Reporting from Washington — Senate leaders Tuesday night resolved an impasse over emergency aid to the jobless that had driven a wedge into Republican ranks and given Democrats a political weapon.
The deal overcame the continued objections of a single senator, Republican Jim Bunning of Kentucky, who for days had held up short-term extensions of unemployment and COBRA benefits over concerns that the bill would increase the federal deficit.
To pacify Bunning, Senate Democrats agreed to allow a floor vote on an amendment to offset the cost of the bill. The amendment did not survive a procedural objection.
The 30-day extension then passed on a 78-19 vote. For at least the next month, hundreds of thousands of people can continue to receive jobless benefits and the federal government can continue to assume a greater share of their COBRA health insurance costs.
The bill also delays a threatened 20% cut in fees for doctors who treat Medicare patients. And it temporarily replenishes the depleted Highway Trust Fund, which will allow suspended construction projects to resume and 2,000 furloughed federal employees to return to work.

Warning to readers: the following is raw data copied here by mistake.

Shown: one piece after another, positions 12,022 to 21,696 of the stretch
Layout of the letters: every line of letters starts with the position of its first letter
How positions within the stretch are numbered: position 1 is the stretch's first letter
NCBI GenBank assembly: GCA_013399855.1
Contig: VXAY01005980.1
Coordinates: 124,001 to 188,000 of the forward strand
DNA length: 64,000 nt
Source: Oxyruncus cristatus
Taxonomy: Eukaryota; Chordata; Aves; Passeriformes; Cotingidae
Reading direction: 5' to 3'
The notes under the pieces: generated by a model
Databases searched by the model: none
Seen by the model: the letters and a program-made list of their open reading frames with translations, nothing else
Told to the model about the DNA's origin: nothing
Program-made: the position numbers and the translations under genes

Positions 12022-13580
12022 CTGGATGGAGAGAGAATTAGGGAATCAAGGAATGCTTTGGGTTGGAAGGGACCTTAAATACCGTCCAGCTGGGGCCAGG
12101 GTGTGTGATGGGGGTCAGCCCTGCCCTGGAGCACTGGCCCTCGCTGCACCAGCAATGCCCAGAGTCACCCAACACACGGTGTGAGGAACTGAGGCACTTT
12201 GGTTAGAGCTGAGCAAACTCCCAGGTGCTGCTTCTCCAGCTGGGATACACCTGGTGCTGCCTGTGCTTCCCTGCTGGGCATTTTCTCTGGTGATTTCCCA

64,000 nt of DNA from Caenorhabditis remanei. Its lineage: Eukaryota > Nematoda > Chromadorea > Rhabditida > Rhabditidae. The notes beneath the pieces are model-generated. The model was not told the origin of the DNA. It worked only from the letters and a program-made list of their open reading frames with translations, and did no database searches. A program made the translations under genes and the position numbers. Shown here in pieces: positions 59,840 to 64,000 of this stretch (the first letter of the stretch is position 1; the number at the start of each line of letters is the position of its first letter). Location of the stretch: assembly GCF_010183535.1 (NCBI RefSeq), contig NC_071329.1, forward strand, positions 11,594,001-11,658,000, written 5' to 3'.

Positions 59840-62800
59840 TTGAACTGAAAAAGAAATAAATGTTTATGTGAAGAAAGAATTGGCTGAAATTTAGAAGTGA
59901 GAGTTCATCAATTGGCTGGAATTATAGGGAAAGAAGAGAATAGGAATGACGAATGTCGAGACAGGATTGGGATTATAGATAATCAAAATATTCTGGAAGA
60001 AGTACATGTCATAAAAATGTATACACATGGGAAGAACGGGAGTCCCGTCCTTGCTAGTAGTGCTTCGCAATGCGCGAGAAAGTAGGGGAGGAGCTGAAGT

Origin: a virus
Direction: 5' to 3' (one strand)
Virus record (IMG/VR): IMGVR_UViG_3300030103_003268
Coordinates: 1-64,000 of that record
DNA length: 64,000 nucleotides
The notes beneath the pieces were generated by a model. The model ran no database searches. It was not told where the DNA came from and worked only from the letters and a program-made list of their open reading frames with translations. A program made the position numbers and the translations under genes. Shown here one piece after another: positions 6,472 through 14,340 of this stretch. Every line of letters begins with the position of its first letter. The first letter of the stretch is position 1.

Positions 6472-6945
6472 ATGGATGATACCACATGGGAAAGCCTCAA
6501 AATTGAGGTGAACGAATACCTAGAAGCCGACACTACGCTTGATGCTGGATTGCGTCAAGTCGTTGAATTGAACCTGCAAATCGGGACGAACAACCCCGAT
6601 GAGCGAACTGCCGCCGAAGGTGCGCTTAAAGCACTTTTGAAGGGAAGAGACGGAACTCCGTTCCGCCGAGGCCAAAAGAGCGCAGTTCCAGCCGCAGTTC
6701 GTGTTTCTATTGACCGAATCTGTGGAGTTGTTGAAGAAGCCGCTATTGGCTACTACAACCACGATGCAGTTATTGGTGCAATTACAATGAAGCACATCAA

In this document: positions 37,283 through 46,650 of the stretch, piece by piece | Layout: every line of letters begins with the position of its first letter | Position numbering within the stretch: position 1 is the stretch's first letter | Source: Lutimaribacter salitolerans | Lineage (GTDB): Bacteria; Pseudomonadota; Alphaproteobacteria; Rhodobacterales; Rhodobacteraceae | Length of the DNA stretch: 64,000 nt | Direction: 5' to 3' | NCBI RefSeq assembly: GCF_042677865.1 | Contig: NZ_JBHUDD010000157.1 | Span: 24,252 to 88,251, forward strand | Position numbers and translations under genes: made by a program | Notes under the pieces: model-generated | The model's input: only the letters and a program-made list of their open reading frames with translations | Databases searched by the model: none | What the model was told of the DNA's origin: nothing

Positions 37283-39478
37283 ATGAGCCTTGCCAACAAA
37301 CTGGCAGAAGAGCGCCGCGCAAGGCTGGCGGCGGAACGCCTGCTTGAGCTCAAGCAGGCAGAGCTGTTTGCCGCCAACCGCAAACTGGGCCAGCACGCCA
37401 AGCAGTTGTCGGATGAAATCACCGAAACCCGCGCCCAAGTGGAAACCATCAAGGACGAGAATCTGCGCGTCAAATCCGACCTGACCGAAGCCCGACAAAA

Bunning began his one-man blockade Thursday, when he refused to accede to a plan endorsed by both Democratic and Republican Senate leaders that, by unanimous consent, would have approved a short-term extension of several federal programs set to expire Monday. He argued that because the Senate had adopted pay-as-you-go rules, the bill had to identify how its cost would be offset.
"If we can't find $10 billion to pay for something that all 100 senators support, we're in deep trouble," he said Tuesday night. "We are on an unsustainable path, as far as the budget."
The standoff mushroomed into a significant distraction for Senate Republicans, many of whom were torn between supporting Bunning on principle and being viewed as denying aid to the jobless.
Democrats, for their part, gleefully cast Bunning as the poster child for gridlock. "It's wrong for one senator to prevent people from getting the help they deserve," Sen. Barbara Boxer (D-Calif.) said Tuesday.
The agreement to pass the bill may have been driven in part by a Republican moderate, Sen. Susan Collins of Maine. Early Tuesday, she called on Bunning to stand down. He refused.
"The present stalemate is unacceptable," Collins said in an interview. "This has real-life consequences for people in this country."
But Bunning drew support from fiscal conservatives nationwide, and some colleagues cheered him on from the sidelines.
"I respect him for the courage he showed," Sen. Jeff Sessions (R-Ala.) said Monday.
Bunning, 78, had little to lose. The Hall of Fame pitcher had already decided to retire when his term expired early next year, after it became clear that the GOP establishment would not back him for reelection.
Late Tuesday, as the vote approached, Bunning conceded like an athlete, saying he had, in a sense, left it all on the field.
Janet Hook and Noam N. Levey in the Washington bureau contributed to this report.